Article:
Tatyana Kiselyova

Russian Academy of Agricultural Sciences, Moskva, Moscow, Russia

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Publications (9)33.11 Total impact

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    ABSTRACT: E-Mails: p.a.koolmees@uu.nl (P.A.K.); l.t.g.theunissen@uu.nl (B.T.) Abstract: Classification of cattle breeds contributes to our understanding of the history of cattle and is essential for an effective conservation of genetic diversity. Here we review the various classifications over the last two centuries and compare the most recent classifications with genetic data. The classifications devised during the 19th to the late 20th century were in line with the Linnaean taxonomy and emphasized cranial or horn morphology. Subsequent classifications were based on coat color, geographic origin or molecular markers. Several theories were developed that linked breed characteristics either to a supposed ancestral aurochs subspecies or to a presumed ethnic origin. Most of the older classifications have now been discarded, but have introduced several Latin terms that are still in use. The most consistent classification was proposed in 1995 by Felius and emphasizes the geographic origin of breeds. This is largely in agreement with the breed clusters indicated by a biochemical and molecular genetic analysis, which reflect either groups of breeds with a common geographic origin or single breeds that have expanded by export and/or crossbreeding. We propose that this information is also relevant for managing the genetic diversity of cattle.
    Diversity 11/2011; 3(4):660-692.
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    ABSTRACT: The introduction of livestock species in Europe has been followed by various genetic events, which created a complex spatial pattern of genetic differentiation. Spatial principal component (sPCA) analysis and spatial metric multidimensional scaling (sMDS) incorporate geography in multivariate analysis. This method was applied to three microsatellite data sets for 45 goat breeds, 46 sheep breeds, and 101 cattle breeds from Europe, Southwest Asia, and India. The first two sPCA coordinates for goat and cattle, and the first sPCA coordinate of sheep, correspond to the coordinates of ordinary PCA analysis. However, higher sPCA coordinates suggest, for all three species, additional spatial structuring. The goat is the most geographically structured species, followed by cattle. For all three species, the main genetic cline is from southeast to northwest, but other geographic patterns depend on the species. We propose sPCA and sMDS to be useful tools for describing the correlation of genetic variation with geography.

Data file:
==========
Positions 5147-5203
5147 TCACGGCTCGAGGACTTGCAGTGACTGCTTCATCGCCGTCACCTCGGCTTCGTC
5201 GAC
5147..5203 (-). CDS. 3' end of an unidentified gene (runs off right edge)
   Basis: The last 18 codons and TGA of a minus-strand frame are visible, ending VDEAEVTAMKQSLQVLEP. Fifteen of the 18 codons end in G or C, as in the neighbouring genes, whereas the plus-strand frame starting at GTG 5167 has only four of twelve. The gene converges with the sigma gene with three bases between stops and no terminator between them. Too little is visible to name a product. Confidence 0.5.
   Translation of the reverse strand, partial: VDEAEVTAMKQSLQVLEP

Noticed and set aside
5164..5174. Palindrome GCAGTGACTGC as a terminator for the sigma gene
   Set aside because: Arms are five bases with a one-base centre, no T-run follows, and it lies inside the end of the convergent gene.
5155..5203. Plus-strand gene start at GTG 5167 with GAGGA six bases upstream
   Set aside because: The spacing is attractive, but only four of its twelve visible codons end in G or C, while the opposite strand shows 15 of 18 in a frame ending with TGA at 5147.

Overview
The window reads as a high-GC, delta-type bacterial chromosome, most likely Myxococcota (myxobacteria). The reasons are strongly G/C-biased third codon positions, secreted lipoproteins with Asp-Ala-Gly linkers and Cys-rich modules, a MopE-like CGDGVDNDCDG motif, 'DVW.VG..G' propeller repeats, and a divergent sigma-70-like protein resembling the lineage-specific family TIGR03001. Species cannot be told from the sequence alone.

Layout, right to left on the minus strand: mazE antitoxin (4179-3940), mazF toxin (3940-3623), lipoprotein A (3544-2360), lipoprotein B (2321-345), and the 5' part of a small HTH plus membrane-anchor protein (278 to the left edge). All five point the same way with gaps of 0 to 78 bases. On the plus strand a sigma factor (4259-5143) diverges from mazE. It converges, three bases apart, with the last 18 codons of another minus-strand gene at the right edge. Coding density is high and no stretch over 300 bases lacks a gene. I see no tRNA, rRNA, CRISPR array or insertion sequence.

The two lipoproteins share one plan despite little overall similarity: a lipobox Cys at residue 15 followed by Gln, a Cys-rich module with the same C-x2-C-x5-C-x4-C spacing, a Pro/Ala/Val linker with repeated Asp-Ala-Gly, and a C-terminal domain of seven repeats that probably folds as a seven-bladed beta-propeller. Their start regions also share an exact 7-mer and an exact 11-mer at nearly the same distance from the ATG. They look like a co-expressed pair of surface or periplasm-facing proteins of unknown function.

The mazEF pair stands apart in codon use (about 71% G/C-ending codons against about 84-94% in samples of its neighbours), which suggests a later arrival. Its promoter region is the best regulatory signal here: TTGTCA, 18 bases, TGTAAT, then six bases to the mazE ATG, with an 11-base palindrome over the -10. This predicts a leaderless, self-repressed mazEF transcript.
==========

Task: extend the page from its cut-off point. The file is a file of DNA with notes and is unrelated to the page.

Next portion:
Diversity 06/2010; 2(6):932-945.
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    ABSTRACT: Identification of global livestock diversity hotspots and their importance in diversity maintenance is essential for making global conservation efforts. We screened 52 sheep breeds from the Eurasian subcontinent with 20 microsatellite markers. By estimating and weighting differently within- and between-breed genetic variation our aims were to identify genetic diversity hotspots and prioritize the importance of each breed for conservation, respectively. In addition we estimated how important within-species diversity hotspots are in livestock conservation. Bayesian clustering analysis revealed three genetic clusters, termed Nordic, Composite and Fat-tailed. Southern breeds from close to the region of sheep domestication were more variable, but less genetically differentiated compared with more northern populations. Decreasing weight for within-breed diversity component led to very high representation of genetic clusters or regions containing more diverged breeds, but did not increase phenotypic diversity among the high ranked breeds. Sampling populations throughout 14 regional groups was suggested for maximized total genetic diversity. During initial steps of establishing a livestock conservation program populations from the diversity hot-spot area are the most important ones, but for the full design our results suggested that approximately equal population presentation across environments should be considered. Even in this case, higher per population emphasis in areas of high diversity is appropriate. The analysis was based on neutral data, but we have no reason to think the general trend is limited to this type of data. However, a comprehensive valuation of populations should balance production systems, phenotypic traits and available genetic information, and include consideration of probability of success.